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One of London’s most enduring landmarks and a place for public gatherings and celebrations, Trafalgar Square is the bustling epicenter of the city. Find a cheap hotel near Trafalgar Square today and experience its many attractions.
Trafalgar Square has a long history, having been formerly part of Whitehall Palace courtyards. It was officially named Trafalgar Square in 1830, with Nelson’s Column, the bronze lions, fountains, and staircases added a few short years later.
One of the most iconic sites in central London, Nelson’s Column proudly dominates the skyline above Trafalgar Square. Built between 1840 and 1843 in honour of Admiral Horatio Nelson, who died at the Battle of Trafalgar in 1805, the column was constructed from Dartmoor granite at a cost of £47,000.
The National Portrait Gallery lies to one side of the square and contains portraits of influential British figures, including William Shakespeare and Queen Victoria.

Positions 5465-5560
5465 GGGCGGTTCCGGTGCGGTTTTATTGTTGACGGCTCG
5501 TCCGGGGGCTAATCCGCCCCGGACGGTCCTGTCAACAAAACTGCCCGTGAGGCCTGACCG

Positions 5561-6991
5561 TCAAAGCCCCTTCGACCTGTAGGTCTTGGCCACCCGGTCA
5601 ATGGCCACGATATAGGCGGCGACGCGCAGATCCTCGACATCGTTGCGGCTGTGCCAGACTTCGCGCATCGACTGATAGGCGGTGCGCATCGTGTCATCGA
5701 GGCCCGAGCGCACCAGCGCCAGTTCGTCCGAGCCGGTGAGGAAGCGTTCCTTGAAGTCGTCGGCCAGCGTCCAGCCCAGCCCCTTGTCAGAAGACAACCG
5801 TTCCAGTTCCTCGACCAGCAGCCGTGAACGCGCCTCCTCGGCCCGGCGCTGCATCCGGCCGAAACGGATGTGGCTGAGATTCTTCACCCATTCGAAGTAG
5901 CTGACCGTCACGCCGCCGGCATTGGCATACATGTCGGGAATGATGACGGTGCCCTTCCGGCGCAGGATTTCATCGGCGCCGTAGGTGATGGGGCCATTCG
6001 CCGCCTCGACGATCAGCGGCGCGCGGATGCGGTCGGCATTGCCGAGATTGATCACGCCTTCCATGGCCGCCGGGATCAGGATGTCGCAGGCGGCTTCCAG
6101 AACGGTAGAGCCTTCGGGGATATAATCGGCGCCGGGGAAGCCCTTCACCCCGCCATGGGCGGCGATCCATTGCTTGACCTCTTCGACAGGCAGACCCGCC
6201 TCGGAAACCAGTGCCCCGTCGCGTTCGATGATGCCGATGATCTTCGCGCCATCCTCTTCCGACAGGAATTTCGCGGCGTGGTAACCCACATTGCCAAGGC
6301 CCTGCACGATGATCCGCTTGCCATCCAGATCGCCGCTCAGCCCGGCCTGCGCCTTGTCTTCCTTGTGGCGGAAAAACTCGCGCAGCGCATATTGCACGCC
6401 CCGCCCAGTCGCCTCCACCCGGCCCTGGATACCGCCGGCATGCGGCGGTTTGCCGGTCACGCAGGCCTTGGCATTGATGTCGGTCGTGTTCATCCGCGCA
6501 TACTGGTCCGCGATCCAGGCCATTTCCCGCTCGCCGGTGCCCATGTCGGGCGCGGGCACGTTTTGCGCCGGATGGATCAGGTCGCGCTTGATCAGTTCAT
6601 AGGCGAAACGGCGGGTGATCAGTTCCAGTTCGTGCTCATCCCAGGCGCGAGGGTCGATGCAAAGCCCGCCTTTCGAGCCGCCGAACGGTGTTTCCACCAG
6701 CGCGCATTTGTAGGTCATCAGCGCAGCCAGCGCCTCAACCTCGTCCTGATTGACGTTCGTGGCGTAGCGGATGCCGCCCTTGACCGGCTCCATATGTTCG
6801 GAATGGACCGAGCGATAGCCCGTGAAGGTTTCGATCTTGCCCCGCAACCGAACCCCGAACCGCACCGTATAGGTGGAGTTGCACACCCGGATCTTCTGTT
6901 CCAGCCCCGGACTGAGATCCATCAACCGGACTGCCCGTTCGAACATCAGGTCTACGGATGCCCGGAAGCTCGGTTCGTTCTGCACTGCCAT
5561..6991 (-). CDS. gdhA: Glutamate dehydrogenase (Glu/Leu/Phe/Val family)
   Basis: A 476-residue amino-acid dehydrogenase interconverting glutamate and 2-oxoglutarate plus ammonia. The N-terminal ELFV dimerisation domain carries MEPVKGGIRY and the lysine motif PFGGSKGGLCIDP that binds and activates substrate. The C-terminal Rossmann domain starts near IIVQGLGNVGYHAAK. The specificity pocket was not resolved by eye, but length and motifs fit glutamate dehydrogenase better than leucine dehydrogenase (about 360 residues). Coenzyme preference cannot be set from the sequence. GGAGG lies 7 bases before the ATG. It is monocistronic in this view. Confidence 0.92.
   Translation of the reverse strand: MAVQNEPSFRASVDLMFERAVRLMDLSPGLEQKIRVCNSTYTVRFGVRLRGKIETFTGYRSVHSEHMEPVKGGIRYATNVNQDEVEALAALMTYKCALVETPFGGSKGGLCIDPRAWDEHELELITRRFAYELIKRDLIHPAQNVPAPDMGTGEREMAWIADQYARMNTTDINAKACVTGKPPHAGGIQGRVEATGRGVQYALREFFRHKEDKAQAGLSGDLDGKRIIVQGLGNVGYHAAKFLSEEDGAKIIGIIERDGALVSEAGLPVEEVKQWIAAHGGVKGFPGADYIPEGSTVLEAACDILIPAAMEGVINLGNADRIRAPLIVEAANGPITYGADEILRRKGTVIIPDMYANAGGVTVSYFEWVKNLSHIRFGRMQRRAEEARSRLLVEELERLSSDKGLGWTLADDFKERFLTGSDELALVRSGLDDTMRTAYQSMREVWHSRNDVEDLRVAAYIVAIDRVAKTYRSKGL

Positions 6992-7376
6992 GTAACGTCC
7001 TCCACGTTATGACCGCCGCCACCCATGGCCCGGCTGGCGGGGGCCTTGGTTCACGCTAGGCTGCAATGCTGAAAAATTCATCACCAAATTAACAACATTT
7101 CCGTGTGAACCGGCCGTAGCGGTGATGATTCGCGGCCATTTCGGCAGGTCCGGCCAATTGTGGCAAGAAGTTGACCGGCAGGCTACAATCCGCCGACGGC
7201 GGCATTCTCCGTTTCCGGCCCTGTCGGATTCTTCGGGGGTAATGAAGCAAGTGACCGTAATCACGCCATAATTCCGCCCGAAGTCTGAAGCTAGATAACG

Adjacent is the National Gallery, with over 2,300 paintings including Leonardo da Vinci’s The Virgin of the Rocks and Vincent van Gogh’s Sunflowers. With the exception of some exhibitions, the main parts of both galleries are free to enter, allowing you to explore to your heart’s content if you’re not ready to head back to your Trafalgar Square hotel.
There are some fantastic little cafes in the area if you take your time navigating through the hustle and bustle. Just across the road from Trafalgar Square, in St Martin in the Fields Church, is the Café in the Crypt, an 18th century hideaway, complete with vaulted ceilings, tombstone paving, and a fine selection of food, including English breakfasts, salads, and Afternoon Tea.
Charing Cross Road, with its charming secondhand book shops, is just a short stroll up from most hotels near Trafalgar Square. It’s also home to Foyles, one of London’s oldest bookshops, and just off the street is Chinatown with a wide range of mouth-watering buffet restaurants and souvenir shops.
If you like a pie and a pint, then look no further than The Ship & Shovel on Craven Passage, with its extensive menu. Alternatively, The Harp Bar at Covent Garden serves real ale and cider amidst charming paintings and glass panels in its welcoming lounge.